In 2016, the previous government announced its intention to prevent the European Convention on Human Rights (ECHR) leading to what it called “false charges against our troops on an industrial scale”. The argument made by leading ministers was that an industry of unscrupulous lawyers had sprung up to enrich themselves by pursuing “vexatious claims” against soldiers following conflicts in Afghanistan and Iraq, and that the way to prevent this was to derogate from (not conform to) certain articles in the ECHR.
This policy is a continuation of the attempt to put a stop to what the government views as unwarranted claims of misconduct by our armed forces, this time by means of restricting the supply of legal aid to law firms.
Since the 2017 general election, however, we can find no evidence of the required reform of the legal aid process to fulfil this policy pledge. There is a review taking place of the Legal Aid, Sentencing and Punishment of Offenders Act 2012 (LASPO), the outcome of which might result in movement towards honouring this promise. That review, however, was prompted by concerns around funding cuts for legal aid provision rather than the “vexatious claims” issue which is the focus of this policy.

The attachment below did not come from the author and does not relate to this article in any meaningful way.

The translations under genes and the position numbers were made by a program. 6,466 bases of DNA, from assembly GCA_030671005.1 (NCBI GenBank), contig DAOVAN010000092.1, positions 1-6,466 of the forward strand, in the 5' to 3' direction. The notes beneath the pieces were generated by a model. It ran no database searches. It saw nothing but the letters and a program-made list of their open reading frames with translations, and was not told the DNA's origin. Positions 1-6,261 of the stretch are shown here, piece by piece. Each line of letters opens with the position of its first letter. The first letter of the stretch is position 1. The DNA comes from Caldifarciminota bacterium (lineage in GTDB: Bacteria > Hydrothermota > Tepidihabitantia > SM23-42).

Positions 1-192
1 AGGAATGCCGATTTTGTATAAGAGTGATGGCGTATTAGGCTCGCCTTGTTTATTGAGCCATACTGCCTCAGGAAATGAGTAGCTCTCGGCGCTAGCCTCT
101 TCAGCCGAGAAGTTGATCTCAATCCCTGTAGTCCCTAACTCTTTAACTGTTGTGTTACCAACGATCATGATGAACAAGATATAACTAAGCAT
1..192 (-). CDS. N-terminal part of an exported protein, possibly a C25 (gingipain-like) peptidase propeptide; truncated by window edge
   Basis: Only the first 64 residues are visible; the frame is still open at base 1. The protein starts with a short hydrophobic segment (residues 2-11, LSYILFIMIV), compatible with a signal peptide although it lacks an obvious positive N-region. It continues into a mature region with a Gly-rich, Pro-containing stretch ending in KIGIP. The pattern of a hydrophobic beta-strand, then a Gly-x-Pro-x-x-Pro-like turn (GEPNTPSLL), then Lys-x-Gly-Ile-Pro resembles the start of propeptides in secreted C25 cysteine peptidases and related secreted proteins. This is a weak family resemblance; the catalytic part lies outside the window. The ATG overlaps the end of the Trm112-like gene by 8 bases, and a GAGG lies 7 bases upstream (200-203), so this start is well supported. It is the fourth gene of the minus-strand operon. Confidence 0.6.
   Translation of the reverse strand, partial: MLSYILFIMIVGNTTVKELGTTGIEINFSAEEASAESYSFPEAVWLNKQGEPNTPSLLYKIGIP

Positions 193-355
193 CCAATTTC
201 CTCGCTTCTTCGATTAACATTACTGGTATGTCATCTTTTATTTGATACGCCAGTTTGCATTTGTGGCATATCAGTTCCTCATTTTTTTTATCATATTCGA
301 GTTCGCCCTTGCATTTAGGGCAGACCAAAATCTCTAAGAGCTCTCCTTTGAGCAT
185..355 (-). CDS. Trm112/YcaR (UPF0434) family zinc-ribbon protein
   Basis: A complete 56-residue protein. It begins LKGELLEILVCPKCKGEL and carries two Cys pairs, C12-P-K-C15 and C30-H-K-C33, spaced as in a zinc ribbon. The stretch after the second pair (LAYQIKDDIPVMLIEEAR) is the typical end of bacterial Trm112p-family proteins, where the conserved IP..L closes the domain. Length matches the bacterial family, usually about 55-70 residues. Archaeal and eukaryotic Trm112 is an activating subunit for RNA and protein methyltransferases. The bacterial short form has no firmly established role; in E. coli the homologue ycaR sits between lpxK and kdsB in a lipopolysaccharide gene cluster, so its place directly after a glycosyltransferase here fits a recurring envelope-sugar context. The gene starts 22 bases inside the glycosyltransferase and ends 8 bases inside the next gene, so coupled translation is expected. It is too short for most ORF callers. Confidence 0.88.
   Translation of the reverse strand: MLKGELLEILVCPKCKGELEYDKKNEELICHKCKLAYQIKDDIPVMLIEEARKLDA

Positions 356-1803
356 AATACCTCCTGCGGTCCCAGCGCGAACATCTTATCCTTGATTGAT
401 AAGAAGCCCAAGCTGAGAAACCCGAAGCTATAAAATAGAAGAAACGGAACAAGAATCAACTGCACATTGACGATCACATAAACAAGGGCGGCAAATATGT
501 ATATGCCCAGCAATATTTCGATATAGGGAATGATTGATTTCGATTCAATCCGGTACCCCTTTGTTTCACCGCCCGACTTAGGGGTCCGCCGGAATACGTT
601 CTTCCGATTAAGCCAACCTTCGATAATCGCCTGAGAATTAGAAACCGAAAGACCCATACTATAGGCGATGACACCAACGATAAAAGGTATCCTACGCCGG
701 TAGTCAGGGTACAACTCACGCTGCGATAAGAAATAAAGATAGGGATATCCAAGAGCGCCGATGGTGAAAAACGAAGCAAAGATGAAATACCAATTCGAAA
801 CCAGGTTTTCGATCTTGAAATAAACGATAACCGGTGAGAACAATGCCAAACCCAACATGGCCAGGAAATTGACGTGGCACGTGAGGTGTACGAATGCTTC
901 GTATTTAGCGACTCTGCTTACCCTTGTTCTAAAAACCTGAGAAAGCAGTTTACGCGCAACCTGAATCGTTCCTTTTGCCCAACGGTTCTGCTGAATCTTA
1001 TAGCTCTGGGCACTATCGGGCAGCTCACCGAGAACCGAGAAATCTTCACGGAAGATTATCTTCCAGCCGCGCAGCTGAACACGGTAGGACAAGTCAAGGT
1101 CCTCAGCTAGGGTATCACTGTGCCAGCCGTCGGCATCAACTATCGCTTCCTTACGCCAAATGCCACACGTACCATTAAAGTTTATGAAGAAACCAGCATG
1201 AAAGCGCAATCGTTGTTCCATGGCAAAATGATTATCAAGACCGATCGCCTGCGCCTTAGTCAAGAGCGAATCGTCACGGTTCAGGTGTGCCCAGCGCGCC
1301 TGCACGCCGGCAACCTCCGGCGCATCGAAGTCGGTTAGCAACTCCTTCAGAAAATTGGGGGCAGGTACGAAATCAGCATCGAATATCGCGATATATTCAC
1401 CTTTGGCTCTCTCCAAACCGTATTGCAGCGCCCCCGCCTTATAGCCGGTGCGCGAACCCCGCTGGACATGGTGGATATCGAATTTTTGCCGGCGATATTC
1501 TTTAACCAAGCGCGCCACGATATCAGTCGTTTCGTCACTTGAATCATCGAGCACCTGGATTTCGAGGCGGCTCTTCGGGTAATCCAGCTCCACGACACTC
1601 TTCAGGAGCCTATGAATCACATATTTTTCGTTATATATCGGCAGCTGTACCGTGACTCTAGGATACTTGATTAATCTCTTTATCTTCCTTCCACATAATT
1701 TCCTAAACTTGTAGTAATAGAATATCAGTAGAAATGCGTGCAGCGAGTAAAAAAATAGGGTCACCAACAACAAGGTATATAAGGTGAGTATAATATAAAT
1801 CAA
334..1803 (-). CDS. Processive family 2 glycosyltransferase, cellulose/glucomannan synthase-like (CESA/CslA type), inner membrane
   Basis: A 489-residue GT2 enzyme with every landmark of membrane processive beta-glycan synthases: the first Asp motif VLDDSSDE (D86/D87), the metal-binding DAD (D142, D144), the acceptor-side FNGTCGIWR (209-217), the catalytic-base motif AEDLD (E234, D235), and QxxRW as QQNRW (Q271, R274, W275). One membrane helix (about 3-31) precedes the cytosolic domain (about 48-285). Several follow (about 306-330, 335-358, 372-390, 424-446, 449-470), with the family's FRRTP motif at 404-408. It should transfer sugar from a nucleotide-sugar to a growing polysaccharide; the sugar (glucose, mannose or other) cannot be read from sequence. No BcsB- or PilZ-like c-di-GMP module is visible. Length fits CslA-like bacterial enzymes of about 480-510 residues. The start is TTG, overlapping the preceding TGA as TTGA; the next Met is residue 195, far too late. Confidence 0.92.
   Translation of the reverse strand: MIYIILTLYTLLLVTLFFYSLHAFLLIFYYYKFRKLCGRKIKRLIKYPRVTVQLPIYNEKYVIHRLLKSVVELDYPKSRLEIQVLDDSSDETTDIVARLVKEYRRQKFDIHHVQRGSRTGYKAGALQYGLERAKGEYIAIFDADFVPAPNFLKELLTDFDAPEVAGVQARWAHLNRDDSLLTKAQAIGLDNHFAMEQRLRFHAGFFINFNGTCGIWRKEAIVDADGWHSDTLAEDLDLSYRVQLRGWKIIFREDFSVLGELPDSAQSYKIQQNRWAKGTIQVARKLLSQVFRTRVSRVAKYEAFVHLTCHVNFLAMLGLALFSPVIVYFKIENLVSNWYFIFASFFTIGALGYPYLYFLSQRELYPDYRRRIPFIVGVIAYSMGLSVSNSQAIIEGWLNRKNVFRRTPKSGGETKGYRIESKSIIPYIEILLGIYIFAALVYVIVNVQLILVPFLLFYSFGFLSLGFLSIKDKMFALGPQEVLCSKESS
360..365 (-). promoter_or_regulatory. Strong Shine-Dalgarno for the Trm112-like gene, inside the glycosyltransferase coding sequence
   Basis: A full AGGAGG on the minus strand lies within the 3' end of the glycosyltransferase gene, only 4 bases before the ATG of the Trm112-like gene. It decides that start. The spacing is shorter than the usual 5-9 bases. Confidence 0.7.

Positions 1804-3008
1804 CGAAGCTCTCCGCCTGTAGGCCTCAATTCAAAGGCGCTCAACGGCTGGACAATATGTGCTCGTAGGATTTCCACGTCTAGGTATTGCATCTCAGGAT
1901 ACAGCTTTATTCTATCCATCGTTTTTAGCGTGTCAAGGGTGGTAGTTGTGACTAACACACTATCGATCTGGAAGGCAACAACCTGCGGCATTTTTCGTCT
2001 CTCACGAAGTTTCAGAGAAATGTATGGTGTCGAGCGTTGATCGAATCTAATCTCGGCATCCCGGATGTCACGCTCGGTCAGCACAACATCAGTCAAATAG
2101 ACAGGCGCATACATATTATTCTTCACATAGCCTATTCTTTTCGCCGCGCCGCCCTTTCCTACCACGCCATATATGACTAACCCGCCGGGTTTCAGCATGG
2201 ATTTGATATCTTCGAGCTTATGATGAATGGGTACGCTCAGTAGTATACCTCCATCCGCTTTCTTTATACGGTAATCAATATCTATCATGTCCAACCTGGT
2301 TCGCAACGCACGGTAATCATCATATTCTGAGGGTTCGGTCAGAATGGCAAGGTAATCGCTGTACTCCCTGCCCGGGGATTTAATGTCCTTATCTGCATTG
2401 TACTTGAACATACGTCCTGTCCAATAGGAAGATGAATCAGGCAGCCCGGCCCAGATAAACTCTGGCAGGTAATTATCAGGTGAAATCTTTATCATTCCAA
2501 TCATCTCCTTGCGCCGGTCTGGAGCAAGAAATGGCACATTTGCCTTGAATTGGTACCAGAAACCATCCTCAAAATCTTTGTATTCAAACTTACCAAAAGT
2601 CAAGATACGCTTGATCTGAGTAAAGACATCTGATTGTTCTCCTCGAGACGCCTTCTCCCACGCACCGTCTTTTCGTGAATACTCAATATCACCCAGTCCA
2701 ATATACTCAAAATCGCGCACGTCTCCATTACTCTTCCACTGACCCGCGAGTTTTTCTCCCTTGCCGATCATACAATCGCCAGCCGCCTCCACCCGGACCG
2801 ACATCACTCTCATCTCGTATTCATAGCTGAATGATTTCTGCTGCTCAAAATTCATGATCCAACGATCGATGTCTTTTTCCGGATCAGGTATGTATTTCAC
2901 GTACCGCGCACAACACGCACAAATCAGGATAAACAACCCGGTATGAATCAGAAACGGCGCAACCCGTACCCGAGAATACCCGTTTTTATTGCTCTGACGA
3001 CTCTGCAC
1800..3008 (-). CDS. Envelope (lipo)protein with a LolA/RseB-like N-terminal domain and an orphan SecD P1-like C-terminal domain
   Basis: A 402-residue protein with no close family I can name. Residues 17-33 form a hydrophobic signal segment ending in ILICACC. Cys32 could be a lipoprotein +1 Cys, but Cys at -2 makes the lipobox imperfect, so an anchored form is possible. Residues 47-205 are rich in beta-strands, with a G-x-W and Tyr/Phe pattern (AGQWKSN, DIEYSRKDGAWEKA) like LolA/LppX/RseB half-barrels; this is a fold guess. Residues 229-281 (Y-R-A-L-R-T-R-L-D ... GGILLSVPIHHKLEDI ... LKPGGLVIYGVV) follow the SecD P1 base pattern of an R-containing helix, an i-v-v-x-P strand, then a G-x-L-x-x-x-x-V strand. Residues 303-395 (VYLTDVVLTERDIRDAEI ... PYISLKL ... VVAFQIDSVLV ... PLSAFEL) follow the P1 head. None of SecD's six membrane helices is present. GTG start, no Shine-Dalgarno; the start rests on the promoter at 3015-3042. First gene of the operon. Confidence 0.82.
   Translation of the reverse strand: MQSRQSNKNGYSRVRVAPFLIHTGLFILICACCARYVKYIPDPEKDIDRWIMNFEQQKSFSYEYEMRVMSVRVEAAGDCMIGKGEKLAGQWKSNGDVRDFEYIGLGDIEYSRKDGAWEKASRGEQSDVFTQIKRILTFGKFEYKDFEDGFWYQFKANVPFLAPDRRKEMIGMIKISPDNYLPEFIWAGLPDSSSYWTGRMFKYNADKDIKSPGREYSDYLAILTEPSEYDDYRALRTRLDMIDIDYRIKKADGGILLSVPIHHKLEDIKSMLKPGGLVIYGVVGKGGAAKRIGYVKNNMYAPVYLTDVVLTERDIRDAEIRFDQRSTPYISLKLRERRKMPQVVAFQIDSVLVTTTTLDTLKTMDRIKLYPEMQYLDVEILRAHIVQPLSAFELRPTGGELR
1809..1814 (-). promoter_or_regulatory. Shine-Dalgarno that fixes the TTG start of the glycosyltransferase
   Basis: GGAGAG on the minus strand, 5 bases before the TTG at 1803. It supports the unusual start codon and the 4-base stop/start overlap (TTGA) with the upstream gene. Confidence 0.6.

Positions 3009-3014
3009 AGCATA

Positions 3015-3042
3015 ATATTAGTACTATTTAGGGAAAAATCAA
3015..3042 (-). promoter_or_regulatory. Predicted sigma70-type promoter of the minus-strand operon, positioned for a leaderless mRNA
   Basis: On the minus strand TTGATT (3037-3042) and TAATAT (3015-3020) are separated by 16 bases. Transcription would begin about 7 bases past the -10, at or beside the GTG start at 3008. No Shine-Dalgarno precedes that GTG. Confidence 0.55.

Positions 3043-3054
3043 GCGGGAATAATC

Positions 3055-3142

For now, we’re marking this as ‘not started’. We’ll be monitoring the outcome of the LASPO review and if it turns out to be the start of a process that could result in fulfilment of this pledge, then we’ll move this to ‘in progress’. Follow this policy to stay informed.
Get the details
- Post-implementation review of LASPO – Gov.uk
- Legal aid advice network ‘decimated’ by funding cuts – BBC News
- Government to protect Armed Forces from persistent legal claims in future overseas operations – Gov.uk
- European Convention on Human Rights (ECHR) – Council of Europe
- UK troops to be protected from ‘spurious legal claims’ – BBC News
- Legal aid reform – Gov.uk
- Vexatious litigation – Wikipedia